Trigger Thumb and Carpal Tunnel Syndrome Connection

by Aubrey Bailey

    Painful hand conditions make daily activities difficult. Trigger thumb and carpal tunnel syndrome are common disorders that affect the thumb on the palm side of the hand. These conditions frequently occur together and share some common risk factors. However, researchers have not been able to establish a direct link between trigger thumb and carpal tunnel syndrome.

    Symptoms of trigger thumb typically develop over time. The tendon that bends the thumb travels through a sheath -- a slippery tunnel that allows it to glide smoothly as the thumb bends. Several pulleys hold this tunnel in the correct position in the hand.
    Inflammation and swelling in the tendon sheath progressively limit the tendon's ability to glide smoothly. The tendon gets stuck as it travels under the pulleys, causing the thumb to temporarily "catch" or lock in the midst of trying to bend or straighten. A painful popping sensation occurs as the thumb moves past the catching point.

    As with trigger thumb, the symptoms of carpal tunnel syndrome evolve gradually. The carpal tunnel is located within the base of your palm, just above the wrist. Nine tendons -- including the tendon that bends the thumb -- and the median nerve travel through this tunnel. Swelling and inflammation cause increased pressure in the tunnel, compressing the median nerve. This produces pain, tingling and numbness in the thumb, index, middle and thumb side of the ring finger.

    Trigger thumb and carpal tunnel syndrome frequently occur together, although the symptoms of one condition or the other often predominates. A study published in 2009 in the "Journal of Brachial Plexus and Peripheral Nerve Injury" assessed 180 patients presenting to a hand clinic with complaints of carpal tunnel syndrome or trigger finger symptoms. Sixty-one percent of these patients were found to have both conditions. However, a common cause was not identified.

    The causes of carpal tunnel syndrome and trigger thumb are not known, although they have several risk factors in common. Repetitive hand movements -- particularly thumb and finger flexion -- are thought to irritate the median nerve in the carpal tunnel as well as the sheath through which the thumb flexor tendon travels. Occupations that require frequent use hand-held or vibrating tools may increase the risk for these conditions. However, research does not conclusively support this association. Trigger thumb and carpal tunnel syndrome can both be caused by direct trauma. Swelling in the palm increases pressure within the thumb flexor tendon sheath and the carpal tunnel. Both trigger thumb and carpal tunnel syndrome affect women more commonly than men.

    Trigger thumb and carpal tunnel syndrome may resolve with conservative treatment. Antiinflammatory medication and oral steroids are frequently prescribed to reduce inflammation in the hand. Physical therapy interventions such as heat and ultrasound are used to decrease localized inflammation, improve blood flow and promote healing. Daily activities are modified to avoid repetitive gripping and bending of the thumb to reduce stress on the painful structures. Splints are worn while sleeping and intermittently during the day to hold the wrist in a straight position to reduce strain on the median nerve. The thumb is splinted to prevent it from bending, thus preventing "triggering." Cortisone injections are also used to treat both of these conditions. These methods are often successful for short-term symptom relief.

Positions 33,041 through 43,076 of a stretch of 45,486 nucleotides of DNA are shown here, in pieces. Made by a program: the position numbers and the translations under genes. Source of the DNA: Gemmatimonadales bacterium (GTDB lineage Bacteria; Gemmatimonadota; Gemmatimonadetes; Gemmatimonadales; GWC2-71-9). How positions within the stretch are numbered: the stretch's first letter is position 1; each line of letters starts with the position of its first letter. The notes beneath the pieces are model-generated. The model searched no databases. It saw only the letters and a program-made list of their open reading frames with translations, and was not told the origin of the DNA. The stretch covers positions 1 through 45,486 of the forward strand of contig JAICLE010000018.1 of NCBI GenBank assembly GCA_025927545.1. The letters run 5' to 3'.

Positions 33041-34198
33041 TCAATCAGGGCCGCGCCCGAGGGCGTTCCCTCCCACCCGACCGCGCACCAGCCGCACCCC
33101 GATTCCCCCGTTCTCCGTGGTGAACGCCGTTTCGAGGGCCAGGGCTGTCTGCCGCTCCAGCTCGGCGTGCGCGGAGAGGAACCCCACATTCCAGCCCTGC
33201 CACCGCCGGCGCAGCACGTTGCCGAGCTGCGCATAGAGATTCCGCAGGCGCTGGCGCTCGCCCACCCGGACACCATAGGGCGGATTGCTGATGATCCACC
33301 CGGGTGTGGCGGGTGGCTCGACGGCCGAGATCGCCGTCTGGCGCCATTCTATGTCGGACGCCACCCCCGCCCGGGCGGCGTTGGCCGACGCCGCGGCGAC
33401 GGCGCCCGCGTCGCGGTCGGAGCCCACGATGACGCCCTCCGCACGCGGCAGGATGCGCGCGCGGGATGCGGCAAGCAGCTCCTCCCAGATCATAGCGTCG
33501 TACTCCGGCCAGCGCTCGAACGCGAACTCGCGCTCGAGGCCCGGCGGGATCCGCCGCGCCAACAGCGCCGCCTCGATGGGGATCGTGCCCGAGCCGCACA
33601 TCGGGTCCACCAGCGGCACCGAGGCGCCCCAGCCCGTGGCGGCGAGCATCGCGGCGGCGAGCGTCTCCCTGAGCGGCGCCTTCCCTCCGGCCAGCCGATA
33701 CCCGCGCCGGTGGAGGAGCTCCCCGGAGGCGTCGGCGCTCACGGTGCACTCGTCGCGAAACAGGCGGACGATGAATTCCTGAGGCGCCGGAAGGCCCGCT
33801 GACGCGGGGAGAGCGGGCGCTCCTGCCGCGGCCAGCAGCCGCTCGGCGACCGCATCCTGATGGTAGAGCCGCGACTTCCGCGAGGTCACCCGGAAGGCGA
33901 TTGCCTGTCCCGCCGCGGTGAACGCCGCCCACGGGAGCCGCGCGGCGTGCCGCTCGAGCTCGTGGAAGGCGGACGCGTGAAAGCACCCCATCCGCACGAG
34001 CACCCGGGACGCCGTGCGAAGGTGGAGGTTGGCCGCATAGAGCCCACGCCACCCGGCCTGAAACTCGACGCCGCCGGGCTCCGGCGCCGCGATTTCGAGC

Trigger thumb and carpal tunnel release surgeries are sometimes required to address these conditions. Release of the affected pulley involved in trigger thumb can sometimes be accomplished through the skin. A needle is used to penetrate and cut the pulley. This procedure is performed in a doctor's office. According to a study published in 2005 in the "British Medical Journal," success rates have been shown to be more than 90 percent. An open surgical release of the pulley can also be performed under anesthesia. Success rates for an open release vary from 60 to 97 percent.
    Carpal tunnel release is performed under anesthesia to relieve pressure on the median nerve. The procedure involves cutting the transverse carpal ligament, the fibrous connective tissue that forms a roof over the carpal tunnel. According to an article published in 2012 in "The Open Orthopaedics Journal," approximately 70 to 90 percent of patients have long-term success with this procedure. People with both diagnoses may have both procedures performed during the same surgery.

    About the Author

    Aubrey Bailey contributes to various websites in the areas of health, wellness and other physical therapy-related topics. She holds a Bachelor of Science in physical therapy and a Bachelor of Arts in psychology from the University of Buffalo, as well as a post-professional Doctor of Physical Therapy from Utica College. Dr. Bailey is also a certified hand therapist.

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